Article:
The Astrophysical Journal 03/2015; 806(1). DOI:10.1088/0004-637X/806/1/35 · 6.28 Impact Factor
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    ABSTRACT: The [C II] 157.74 μm transition is the dominant coolant of the neutral interstellar gas, and has great potential as a star formation rate (SFR) tracer. Using the Herschel KINGFISH sample of 46 nearby galaxies, we investigate the relation of [C II] surface brightness and luminosity with SFR. We conclude that [C II] can be used for measurements of SFR on both global and kiloparsec scales in normal star-forming galaxies in the absence of strong active galactic nuclei (AGNs). The uncertainty of the Σ[C II] - ΣSFR calibration is ±0.21 dex. The main source of scatter in the correlation is associated with regions that exhibit warm IR colors, and we provide an adjustment based on IR color that reduces the scatter. We show that the color-adjusted Σ[C II] - ΣSFR correlation is valid over almost five orders of magnitude in ΣSFR, holding for both normal star-forming galaxies and non-AGN luminous infrared galaxies. Using [C II] luminosity instead of surface brightness to estimate SFR suffers from worse systematics, frequently underpredicting SFR in luminous infrared galaxies even after IR color adjustment (although this depends on the SFR measure employed). We suspect that surface brightness relations are better behaved than the luminosity relations because the former are more closely related to the local far-UV field strength, most likely the main parameter controlling the efficiency of the conversion of far-UV radiation into gas heating. A simple model based on Starburst99 population-synthesis code to connect SFR to [C II] finds that heating efficiencies are 1%-3% in normal galaxies.
    The Astrophysical Journal 02/2015; 800(1):1. DOI:10.1088/0004-637X/800/1/1 · 6.28 Impact Factor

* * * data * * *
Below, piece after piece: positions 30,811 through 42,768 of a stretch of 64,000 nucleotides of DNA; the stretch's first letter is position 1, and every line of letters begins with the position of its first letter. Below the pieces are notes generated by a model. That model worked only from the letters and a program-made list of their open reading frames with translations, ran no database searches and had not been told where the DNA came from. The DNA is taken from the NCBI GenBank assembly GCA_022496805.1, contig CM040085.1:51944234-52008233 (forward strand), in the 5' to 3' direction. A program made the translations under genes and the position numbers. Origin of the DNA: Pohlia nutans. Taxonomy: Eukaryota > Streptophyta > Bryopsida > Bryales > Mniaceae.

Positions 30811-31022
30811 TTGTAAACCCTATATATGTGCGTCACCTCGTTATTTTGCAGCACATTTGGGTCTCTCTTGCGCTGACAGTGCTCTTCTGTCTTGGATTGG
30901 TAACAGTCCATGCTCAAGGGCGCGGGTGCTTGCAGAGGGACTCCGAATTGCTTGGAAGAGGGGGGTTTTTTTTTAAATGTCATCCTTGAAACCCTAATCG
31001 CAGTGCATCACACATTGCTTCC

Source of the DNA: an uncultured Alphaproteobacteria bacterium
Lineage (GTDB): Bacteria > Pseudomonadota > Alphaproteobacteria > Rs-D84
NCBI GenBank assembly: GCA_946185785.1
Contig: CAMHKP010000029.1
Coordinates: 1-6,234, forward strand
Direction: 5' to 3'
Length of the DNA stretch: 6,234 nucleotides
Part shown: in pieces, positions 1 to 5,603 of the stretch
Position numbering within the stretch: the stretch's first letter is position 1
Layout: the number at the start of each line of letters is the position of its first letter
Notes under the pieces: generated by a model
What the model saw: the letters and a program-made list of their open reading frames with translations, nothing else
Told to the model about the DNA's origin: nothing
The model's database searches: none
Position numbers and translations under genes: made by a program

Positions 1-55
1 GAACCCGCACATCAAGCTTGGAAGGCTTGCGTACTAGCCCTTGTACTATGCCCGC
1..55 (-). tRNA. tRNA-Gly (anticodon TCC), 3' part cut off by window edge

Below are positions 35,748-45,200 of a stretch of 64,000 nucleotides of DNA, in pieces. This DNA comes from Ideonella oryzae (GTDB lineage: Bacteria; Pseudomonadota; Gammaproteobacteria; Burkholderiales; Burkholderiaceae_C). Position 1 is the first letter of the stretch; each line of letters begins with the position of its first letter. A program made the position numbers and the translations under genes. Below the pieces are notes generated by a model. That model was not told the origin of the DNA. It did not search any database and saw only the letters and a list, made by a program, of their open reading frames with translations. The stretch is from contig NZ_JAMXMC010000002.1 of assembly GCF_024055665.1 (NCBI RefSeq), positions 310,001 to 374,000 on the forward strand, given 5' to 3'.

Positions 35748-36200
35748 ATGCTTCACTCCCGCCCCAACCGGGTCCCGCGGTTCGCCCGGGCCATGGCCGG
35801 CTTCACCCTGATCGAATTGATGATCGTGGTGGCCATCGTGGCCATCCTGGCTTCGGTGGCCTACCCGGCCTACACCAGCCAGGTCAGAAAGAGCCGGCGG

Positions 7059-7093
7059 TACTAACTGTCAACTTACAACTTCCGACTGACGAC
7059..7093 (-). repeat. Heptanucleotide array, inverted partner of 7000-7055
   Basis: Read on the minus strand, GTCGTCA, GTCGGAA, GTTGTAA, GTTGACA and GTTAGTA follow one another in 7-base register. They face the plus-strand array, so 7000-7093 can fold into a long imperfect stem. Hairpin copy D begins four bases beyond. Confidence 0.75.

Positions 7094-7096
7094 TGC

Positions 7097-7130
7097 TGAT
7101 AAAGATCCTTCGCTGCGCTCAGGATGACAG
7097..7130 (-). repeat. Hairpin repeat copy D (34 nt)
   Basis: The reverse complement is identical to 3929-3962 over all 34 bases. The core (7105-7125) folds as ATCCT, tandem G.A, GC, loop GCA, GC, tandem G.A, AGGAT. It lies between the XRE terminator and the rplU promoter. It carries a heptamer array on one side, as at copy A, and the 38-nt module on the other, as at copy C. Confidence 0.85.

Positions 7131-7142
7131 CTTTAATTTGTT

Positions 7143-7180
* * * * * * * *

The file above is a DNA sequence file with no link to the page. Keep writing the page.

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    ABSTRACT: We present spatially resolved ($\sim$50 pc) imaging of molecular gas species in the central kiloparsec of the nearby starburst galaxy NGC 253, based on observations taken with the Atacama Large Millimeter/submillimeter Array (ALMA). A total of 50 molecular lines are detected over a 13 GHz bandwidth imaged in the 3 mm band. Unambiguous identifications are assigned for 27 lines. Based on the measured high CO/C$^{17}$O isotopic line ratio ($\gtrsim$350), we show that $^{12}$CO(1-0) has moderate optical depths. A comparison of the HCN and HCO$^{+}$ with their $^{13}$C-substituted isotopologues shows that the HCN(1-0) and HCO$^{+}$(1-0) lines have optical depths at least comparable to CO(1-0). H$^{13}$CN/H$^{13}$CO$^{+}$ (and H$^{13}$CN/HN$^{13}$C) line ratios provide tighter constraints on dense gas properties in this starburst. SiO has elevated abundances across the nucleus. HNCO has the most distinctive morphology of all the bright lines, with its global luminosity dominated by the outer parts of the central region. The dramatic variation seen in the HNCO/SiO line ratio suggests that some of the chemical signatures of shocked gas are being erased in the presence of dominating central radiation fields (traced by C$_{2}$H and CN). High density molecular gas tracers (including HCN, HCO$^+$, and CN) are detected at the base of the molecular outflow. We also detect hydrogen $\beta$ recombination lines that, like their $\alpha$ counterparts, show compact, centrally peaked morphologies, distinct from the molecular gas tracers. A number of sulfur based species are mapped (CS, SO, NS, C$_{2}$S, H$_{2}$CS and CH$_{3}$SH) and have morphologies similar to SiO.